However, no one anticipated these earlier events and there was good reason none should have occurred. But all three did.
What appears to be happening within the Labor Party is a resurgence of its right-wing faction.
Until recently, Fitzgibbon was the faction’s national convener. Last Sunday in Melbourne, former leader Bill Shorten launched an edited collection of essays by Labor parliamentarians and operatives. Titled The Write Stuff: Voices of Unity on Labor’s Future, the book is edited by Nick Dyrenfurth and Misha Zelinsky.
In a forthcoming review of The Write Stuff to be published in The Sydney Institute Review Online, Keith Harvey has written that “the ALP Right has lost its sense of purpose and core beliefs”. Harvey, a former union official and non-factional member of the Labor Party in Victoria, believes “the problem is not factions in the ALP but the lack of ideas and values”.
In his essay, Dyrenfurth writes that “today, people of faith are made to feel unwelcome in the ALP or compelled to hide or apologise for their beliefs”. It’s a long time since the Labor Party was replete with Catholics and Methodists. But these days Labor’s alienation from some believers extends to the Christian Orthodox, Jewish, Hindu, Buddhist and Islamic faiths.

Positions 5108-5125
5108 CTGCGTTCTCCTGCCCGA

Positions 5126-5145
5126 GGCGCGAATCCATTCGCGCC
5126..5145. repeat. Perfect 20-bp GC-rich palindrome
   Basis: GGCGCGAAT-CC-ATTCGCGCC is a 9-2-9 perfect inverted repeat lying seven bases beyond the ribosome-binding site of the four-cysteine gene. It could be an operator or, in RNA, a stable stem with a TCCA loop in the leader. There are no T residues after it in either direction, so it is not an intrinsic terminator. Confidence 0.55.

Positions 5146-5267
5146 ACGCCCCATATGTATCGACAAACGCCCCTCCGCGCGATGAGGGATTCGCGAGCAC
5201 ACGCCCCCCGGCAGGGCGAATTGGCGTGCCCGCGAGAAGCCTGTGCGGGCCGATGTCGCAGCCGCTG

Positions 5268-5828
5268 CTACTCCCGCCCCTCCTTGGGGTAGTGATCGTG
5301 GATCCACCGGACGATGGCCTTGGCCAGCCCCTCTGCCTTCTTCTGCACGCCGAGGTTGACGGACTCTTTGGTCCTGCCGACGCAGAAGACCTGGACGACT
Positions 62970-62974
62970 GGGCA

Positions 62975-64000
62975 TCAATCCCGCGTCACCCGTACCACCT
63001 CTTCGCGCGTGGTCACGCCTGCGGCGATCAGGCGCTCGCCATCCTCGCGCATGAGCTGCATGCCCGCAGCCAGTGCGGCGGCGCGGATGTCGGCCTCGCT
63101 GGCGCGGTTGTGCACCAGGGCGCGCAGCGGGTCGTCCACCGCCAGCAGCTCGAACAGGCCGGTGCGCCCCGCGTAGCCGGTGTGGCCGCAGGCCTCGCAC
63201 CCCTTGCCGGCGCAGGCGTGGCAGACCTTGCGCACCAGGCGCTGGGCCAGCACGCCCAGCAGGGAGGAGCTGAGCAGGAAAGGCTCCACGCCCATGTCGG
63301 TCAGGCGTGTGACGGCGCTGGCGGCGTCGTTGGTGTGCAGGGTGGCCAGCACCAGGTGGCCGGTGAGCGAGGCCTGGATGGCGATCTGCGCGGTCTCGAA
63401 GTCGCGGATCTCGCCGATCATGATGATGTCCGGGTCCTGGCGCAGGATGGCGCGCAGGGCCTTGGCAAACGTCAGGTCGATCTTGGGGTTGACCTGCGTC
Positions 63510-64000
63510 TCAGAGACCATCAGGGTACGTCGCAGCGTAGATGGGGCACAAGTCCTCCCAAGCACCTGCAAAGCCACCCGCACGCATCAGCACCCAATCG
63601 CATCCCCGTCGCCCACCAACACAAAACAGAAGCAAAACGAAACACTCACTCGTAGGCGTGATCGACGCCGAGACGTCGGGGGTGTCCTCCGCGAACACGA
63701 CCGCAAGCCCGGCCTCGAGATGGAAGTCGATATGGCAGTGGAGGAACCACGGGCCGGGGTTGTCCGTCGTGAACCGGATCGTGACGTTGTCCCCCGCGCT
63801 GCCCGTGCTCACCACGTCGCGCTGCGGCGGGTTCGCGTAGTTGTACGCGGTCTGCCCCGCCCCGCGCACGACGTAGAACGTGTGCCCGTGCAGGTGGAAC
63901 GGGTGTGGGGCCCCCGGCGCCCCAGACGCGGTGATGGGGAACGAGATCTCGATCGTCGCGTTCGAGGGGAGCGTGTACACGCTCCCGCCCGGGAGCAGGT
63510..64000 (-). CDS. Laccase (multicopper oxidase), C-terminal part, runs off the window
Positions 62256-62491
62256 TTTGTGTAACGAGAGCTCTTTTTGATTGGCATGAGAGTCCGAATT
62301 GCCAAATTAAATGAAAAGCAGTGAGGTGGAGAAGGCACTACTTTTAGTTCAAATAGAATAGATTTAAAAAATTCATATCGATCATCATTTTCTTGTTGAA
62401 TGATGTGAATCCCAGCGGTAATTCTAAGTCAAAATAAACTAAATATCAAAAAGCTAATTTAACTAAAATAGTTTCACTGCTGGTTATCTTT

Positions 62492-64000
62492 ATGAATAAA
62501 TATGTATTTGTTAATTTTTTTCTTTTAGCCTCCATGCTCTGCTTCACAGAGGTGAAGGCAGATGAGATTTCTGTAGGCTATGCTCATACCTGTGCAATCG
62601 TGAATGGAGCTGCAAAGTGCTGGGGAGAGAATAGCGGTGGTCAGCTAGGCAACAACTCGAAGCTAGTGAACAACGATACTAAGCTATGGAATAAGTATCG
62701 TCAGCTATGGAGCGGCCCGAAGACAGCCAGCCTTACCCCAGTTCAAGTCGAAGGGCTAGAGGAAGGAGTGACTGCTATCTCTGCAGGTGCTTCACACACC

Social conservatism has diminishing support among the increasingly secular, well-off inner-city residents. However, it remains strong in the suburbs and regional and rural areas where Labor needs to retain traditional supporters and win new ones.
It’s not only the Labor Right which is into self-reflection. Plibersek had a piece in The Australian on Thursday calling for a fresh approach to economic policy after COVID-19, evoking Ben Chifley’s leadership in the aftermath of World War II. She also has edited Upturn: A Better Normal after COVID-19, a collection of essays from a different perspective from that of The Write Stuff.
All this has led to leadership speculation. To be fair to Albanese, the lot of an opposition leader is even more difficult at a time of pandemic than usual. In any event, right now, no one has stepped forward as a challenger.
Vibrant political parties contain articulate and argumentative members who want to have their say. This is the case within the current Liberal and National parties. The task of leadership is to manage internal disagreement enough to present an attractive policy to voters whose support is needed for an electoral victory.
Most Australian elections are close and it would be foolish to rule out Labor’s chances at the next election based on current polling. However, oppositions in Australia have won government on only seven occasions since 1945: namely 1949 (Coalition), 1972 (Labor), 1975 (Coalition), 1983 (Labor), 1996 (Coalition), 2007 (Labor) and 2013 (Coalition). All the successful opposition leaders who made it — Robert Menzies, Gough Whitlam, Malcolm Fraser, Bob Hawke, John Howard, Kevin Rudd and Tony Abbott — appealed to their party’s political base and beyond. That’s Labor’s task today.